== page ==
Shouldn’t we use programming languages with fewer bad parts?

I was reading that Stanford has begun teaching their introductory computer science course CS101 with Javascript. Despite a lot of the propaganda surrounding the web and a pretty good book on the good parts of Javascript, I can help but think that Javascript has some really tragic flaws. Dijkstra famously referred to PL/1 as “the fatal disease, belonging more in the problem set than in the solution set”, and I kind of feel the same way about Javascript. Yes, it is in every browser now, so it is perhaps the most widely deployed programming language you can find, but it’s got quite a few absolutely horrific features in it. The == operator has some astoundingly obtuse behavior. Automatic semi-colon insertion is simply idiotic. Crockford documents several more features he finds questionable, most of which I think are questionable, because they mirror features in other common languages.

Crockford advises that we use tools which check our use of these questionable features, but wouldn’t it simply be better if the language didn’t contain these features in the first place? We know that some features are bad, so why are they retained in the language? Are we forever to be saddled with error prone and silly features?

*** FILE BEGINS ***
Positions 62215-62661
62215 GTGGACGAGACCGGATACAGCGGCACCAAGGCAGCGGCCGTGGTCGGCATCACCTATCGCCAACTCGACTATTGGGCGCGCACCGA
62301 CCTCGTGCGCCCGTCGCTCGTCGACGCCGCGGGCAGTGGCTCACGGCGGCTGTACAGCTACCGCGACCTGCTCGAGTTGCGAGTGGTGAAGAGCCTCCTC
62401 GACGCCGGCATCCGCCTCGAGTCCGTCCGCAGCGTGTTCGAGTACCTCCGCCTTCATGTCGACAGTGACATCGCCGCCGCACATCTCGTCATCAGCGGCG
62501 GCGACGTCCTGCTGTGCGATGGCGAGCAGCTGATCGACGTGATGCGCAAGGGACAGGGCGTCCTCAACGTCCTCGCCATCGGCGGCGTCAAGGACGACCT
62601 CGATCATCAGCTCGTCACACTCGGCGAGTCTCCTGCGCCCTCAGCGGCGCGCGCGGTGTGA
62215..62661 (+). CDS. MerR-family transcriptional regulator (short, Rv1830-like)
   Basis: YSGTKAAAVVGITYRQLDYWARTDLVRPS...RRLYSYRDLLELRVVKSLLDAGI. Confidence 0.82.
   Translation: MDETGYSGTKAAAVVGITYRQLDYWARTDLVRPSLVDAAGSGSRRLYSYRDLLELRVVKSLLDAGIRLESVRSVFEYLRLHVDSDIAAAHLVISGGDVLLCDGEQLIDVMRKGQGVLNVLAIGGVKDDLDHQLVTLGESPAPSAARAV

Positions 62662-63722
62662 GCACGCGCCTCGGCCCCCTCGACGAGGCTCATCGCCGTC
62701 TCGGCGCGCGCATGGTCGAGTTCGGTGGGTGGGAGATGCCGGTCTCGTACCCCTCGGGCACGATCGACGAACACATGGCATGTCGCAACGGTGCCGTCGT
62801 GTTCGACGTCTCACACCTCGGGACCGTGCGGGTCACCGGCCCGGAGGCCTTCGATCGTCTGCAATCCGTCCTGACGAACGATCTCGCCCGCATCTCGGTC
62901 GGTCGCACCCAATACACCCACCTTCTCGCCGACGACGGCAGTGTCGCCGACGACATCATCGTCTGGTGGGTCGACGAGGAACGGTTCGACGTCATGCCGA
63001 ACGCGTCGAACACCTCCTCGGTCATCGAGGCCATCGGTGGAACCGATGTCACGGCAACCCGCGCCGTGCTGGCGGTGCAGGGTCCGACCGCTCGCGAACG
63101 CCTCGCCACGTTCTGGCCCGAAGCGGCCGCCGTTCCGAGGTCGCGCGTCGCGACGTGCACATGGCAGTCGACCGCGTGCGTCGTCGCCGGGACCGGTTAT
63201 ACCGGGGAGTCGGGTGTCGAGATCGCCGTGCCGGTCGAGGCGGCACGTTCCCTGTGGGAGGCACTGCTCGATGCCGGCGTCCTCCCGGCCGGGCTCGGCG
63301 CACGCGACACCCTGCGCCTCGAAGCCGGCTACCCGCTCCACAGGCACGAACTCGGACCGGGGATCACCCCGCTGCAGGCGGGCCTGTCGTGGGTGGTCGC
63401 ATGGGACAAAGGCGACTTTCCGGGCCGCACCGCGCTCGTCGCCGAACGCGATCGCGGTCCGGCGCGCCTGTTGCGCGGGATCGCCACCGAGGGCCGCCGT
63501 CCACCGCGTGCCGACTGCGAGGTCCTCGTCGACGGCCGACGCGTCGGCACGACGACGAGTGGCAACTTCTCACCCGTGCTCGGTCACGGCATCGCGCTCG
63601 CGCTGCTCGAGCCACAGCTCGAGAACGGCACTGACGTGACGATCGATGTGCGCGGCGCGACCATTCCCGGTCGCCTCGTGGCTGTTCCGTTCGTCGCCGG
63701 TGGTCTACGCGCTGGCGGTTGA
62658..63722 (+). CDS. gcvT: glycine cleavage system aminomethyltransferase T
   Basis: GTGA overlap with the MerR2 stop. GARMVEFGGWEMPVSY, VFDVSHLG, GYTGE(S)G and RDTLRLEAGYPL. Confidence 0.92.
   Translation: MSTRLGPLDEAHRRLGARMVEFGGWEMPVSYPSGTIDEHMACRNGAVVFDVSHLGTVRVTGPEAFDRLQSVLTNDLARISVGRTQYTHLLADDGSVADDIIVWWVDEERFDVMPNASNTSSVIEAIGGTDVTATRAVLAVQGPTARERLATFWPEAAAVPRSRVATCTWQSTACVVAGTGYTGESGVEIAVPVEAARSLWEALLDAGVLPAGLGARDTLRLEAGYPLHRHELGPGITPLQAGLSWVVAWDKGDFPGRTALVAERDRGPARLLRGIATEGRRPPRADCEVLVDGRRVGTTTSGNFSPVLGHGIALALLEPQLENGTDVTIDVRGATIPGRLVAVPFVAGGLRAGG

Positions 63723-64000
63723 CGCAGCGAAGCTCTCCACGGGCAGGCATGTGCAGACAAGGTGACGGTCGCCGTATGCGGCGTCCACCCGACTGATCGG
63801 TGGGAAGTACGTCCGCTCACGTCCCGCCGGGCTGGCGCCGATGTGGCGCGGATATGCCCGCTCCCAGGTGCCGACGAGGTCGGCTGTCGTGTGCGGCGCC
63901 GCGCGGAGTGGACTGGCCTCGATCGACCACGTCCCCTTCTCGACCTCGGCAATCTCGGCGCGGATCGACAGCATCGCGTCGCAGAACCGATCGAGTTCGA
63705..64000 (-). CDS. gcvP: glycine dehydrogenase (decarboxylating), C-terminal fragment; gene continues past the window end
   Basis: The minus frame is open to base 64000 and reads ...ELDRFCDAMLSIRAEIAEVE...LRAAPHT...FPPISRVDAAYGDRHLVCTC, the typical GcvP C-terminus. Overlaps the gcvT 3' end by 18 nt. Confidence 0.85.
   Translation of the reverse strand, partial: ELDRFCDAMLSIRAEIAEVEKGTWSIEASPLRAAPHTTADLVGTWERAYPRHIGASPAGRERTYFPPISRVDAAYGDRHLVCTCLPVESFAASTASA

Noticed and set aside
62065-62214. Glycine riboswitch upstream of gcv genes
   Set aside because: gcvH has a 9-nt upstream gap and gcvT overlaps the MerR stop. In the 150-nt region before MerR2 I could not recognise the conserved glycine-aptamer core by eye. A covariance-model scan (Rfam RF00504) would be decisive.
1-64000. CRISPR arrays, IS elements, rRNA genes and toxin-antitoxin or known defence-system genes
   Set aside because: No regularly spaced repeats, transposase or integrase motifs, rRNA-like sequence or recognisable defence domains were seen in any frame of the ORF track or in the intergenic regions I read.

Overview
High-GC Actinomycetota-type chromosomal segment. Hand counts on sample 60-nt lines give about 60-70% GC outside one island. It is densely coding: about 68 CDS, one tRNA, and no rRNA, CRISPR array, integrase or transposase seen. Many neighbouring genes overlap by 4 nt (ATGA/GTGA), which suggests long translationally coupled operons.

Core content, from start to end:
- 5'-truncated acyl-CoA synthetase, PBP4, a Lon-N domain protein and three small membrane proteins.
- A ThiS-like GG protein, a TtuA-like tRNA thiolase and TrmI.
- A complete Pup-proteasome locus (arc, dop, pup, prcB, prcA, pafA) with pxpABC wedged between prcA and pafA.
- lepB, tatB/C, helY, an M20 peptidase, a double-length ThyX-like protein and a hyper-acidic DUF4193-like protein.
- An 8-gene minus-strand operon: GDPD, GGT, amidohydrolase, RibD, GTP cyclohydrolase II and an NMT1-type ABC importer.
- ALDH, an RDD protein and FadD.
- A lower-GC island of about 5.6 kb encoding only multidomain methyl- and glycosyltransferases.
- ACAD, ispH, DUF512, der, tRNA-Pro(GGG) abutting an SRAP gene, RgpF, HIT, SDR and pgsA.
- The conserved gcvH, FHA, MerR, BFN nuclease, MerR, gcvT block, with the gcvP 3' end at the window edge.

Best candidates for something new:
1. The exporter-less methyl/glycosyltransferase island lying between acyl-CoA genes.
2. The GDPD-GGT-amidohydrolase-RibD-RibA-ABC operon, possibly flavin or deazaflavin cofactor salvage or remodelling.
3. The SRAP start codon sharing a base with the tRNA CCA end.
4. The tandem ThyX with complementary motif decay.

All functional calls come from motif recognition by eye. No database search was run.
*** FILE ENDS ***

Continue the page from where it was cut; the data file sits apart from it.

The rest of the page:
One thought on “Shouldn’t we use programming languages with fewer bad parts?”

  1. I’m no particular friend of JavaScript, but maybe rather than asking if it’d be better if the language didn’t contain those features, we should be asking why popular languages are the sort that language pundits have been denigrating for as long as there have been computer languages and language pundits, and why the ones that seem attractive die quiet deaths.

    Remember Modula-(2||3)? Eiffel? Languages put together by people with strong opinions on computer language design that never went anywhere.

    I still cringe at loose typing. I keep saying that I want more structure in my languages. But when it comes right down to it the tool that I pick up to solve a problem is never the one that Dijkstra endorses, so maybe it’s time to reevaluate my prejudices and beliefs in the face of the observable reality, and let pragmatism drive my language choices.

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